An Actor’s Actor: RIP Martin Landau

If he had only played Bela Lugosi in the marvelous Tim Burton film ED WOOD and nothing else, Martin Landau would hold a special place in the hearts of film lovers everywhere. But Landau, who passed away July 15 at age 89, was so much more than a one-note actor, leaving behind a body of work that saw him putting his personal stamp on every role he took. He worked with some of the giants of cinema, and slummed it with dreck like THE HARLEM GLOBETROTTERS ON GILLIGAN’S ISLAND. Mostly, he worked at what he loved best, the craft of acting.

                                         In Hitchcock’s North by Northwest (1959)

Landau’s breakout role was in the Hitchcock classic NORTH BY NORTHWEST (1959), as the sinister sidekick of foreign spy James Mason, menacing stars Cary Grant and Eva Marie Saint. Hollywood directors certainly took notice of his talents and cast Landau in some great films George Marshall’s THE GAZEBO (1959) is a delicious black comedy about blackmail and murder starring Glenn Ford and Debbie Reynolds. Joseph L. Mankiewicz’ all-star spectacle CLEOPATRA (1963) has him as Rufio, loyal soldier to Richard Burton’s Marc Antony. John Sturges’ underrated comedy-western THE HALLELUJAH TRAIL (1965) finds Landau playing great Chief Walks-Stooped-Over. Another all-star epic, George Stevens’ THE GREATEST STORY EVER TOLD (1965) cast him as Caiaphus conspiring to kill Jesus Christ! In Henry Hathaway’s 1966 NEVADA SMITH, Landau got to work with his old pal Steve McQueen, as a nasty outlaw who gets killed by McQueen’s title character in a brutal (and well staged) knife fight.

As Rollin Hand on Mission: Impossible from 1966-69

During the 60’s, Landau costarred for three seasons on the hit show MISSION: IMPOSSIBLE as Rollin Hand, actor, make-up artist, and master of disguise. This gave him a chance to show off his knack for dialects, and (with the help of the Desilu make-up department) play two different roles per episode. Martin received “Special Guest Star” billing through his run on the series, and even spoofed himself on an episode of GET SMART. When he left he was replaced by Leonard Nimoy, who had accepted an earlier part Landau turned down – STAR TREK’s Spock!

With then-wife Barbara Bain on Space: 1999 (1975-77)

Landau and his wife Barbara Bain (who also costarred with him in MISSION: IMPOSSIBLE) were at the helm for the cult sci-fi series SPACE: 1999. He played Commander Koenig, leader of Moonbase Alpha, a colony in peril as the moon itself blasts out of Earth’s orbit and into the outer edges of the Universe for fantastic adventures. Produced by Gerry and Sylvia Anderson, better known for their marionette series STINGRAY, THUNDERBIRDS, and CAPTAIN SCARLET, this big budget TV spectacle failed to catch on, and was cancelled after two seasons. It’s still popular among sci-fi affecianadoes today.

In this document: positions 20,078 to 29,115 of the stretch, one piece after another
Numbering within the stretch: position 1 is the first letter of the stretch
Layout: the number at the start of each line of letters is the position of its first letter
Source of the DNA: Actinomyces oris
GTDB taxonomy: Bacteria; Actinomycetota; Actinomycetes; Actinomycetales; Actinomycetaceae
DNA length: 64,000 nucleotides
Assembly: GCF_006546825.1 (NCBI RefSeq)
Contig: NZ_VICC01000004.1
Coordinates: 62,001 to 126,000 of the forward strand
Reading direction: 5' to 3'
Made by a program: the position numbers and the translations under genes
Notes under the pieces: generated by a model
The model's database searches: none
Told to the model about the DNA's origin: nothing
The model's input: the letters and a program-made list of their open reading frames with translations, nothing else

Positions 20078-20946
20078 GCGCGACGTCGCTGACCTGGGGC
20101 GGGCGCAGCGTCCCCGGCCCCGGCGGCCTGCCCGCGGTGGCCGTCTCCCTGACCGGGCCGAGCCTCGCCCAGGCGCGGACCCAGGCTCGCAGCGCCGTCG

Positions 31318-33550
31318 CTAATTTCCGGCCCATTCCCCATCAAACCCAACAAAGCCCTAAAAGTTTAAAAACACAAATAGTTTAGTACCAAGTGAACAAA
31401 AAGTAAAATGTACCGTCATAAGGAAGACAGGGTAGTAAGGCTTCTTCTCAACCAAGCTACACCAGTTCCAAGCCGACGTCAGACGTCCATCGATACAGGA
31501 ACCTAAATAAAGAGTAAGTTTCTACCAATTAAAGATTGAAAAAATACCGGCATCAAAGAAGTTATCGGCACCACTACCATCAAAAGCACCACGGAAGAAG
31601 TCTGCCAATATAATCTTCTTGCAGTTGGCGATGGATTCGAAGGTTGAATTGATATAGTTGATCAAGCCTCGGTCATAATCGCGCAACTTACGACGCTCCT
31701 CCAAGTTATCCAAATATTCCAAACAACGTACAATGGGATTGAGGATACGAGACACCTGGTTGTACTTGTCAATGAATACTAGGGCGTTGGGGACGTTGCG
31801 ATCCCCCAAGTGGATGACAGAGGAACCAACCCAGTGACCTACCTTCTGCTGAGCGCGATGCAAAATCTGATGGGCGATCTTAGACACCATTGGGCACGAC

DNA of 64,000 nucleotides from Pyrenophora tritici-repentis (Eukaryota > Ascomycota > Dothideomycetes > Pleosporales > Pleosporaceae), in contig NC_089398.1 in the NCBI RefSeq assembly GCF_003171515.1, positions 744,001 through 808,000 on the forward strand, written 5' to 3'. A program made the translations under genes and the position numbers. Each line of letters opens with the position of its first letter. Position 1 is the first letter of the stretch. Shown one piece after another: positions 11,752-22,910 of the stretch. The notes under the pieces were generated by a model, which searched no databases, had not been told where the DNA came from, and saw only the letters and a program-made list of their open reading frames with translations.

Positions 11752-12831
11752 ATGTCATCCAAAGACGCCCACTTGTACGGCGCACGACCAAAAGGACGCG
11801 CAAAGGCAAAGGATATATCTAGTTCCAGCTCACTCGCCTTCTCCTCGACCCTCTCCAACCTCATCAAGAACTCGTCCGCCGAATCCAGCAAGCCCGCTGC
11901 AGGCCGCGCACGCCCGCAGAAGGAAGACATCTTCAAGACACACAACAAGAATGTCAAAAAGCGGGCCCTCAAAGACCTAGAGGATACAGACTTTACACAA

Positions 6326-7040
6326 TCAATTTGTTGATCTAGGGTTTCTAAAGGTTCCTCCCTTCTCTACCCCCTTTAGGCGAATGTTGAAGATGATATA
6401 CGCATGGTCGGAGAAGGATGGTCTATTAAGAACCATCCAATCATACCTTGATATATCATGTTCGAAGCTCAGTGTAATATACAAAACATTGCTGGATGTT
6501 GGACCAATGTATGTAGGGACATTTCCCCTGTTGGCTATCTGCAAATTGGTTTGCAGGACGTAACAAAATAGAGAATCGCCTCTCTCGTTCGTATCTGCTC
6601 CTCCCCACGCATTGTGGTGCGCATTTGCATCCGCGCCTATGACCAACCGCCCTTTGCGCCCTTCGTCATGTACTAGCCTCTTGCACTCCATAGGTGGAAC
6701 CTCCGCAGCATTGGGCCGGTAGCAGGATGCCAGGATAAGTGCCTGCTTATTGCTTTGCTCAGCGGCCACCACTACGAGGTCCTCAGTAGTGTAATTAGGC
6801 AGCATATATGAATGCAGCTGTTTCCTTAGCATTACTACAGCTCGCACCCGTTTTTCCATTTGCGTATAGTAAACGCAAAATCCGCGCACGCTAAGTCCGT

Woody Allen’s Crimes and Misdemeanors (1989)

After hitting a career slump that found him in the aforementioned “Globetrotters Meet Gilligan” fiasco (where he and Bain portrayed mad scientists), he made his “comeback” film, 1988’s TUCKER: THE MAN AND HIS DREAM, as Abe Karatz, partner of Jeff Bridges’ Preston Tucker. Though Francis Ford Coppola’s ode to capitalism failed at the box office, Landau received his first Oscar nomination, followed by another in 1989’s CRIMES AND MSIDEMEANORS, Woody Allen’s dark tale. Martin is Judah Rosenthal, a philanderer who hires a hit man to kill his threatening lover (Angelica Huston), whose life criss-crosses with Allen’s filmmaker Cliff Stern.

Landau as Bela Lugosi with Johnny Depp as Ed Wood (1994)

Third time was the charm for Landau as he finally won his Oscar for Tim Burton’s 1994 ED WOOD, lovingly etching the part of horror icon Bela Lugosi. Historical inaccuracies aside, Landau gives us a touching performance as the screen’s greatest Dracula, forgotten and reduced to appearing in no-budget exploitation movies while struggling with an opiate addiction. Landau’s Bela is unforgettable, and when he won the Oscar fans stood in their living rooms and cheered not only for Landau, but for Bela Lugosi. I know I did!

More movies and television followed of varying degrees of quality. Landau always kept busy, whether teaching at his beloved Actor’s Studio or working on a film project. His last was an indie released at Tribeca this year, THE LAST POKER GAME with Paul Sorvino. Martin Landau died early Sunday morning at UCLA Medical Hospital. The Great Director has yelled “cut”, and his time before the cameras has ended.

Rest in peace, Martin Landau. An Actor’s Actor.

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4 Replies to “An Actor’s Actor: RIP Martin Landau”

  1. So many great and memorable roles delivered by Mr. Landau. Beyond the fine examples you’ve here, I fondly remember his stellar work in the original THE OUTER LIMITS series of my youth. Specifically, the season 1, episode 6, titled “The Man Who Was Never Born”. Another of great character this series showcased. His “Bellero Shield” (ep. 20) contribution wasn’t bad, either. Of course, he could be truly dastardly when called upon. Always remember his Jesse Coe in the Steve McQueen vehicle, Nevada Smith (1966). A nasty piece of work that I was so happy when the title character “gutted.” One remarkable actor who will be sorely missed.

    Liked by 1 person

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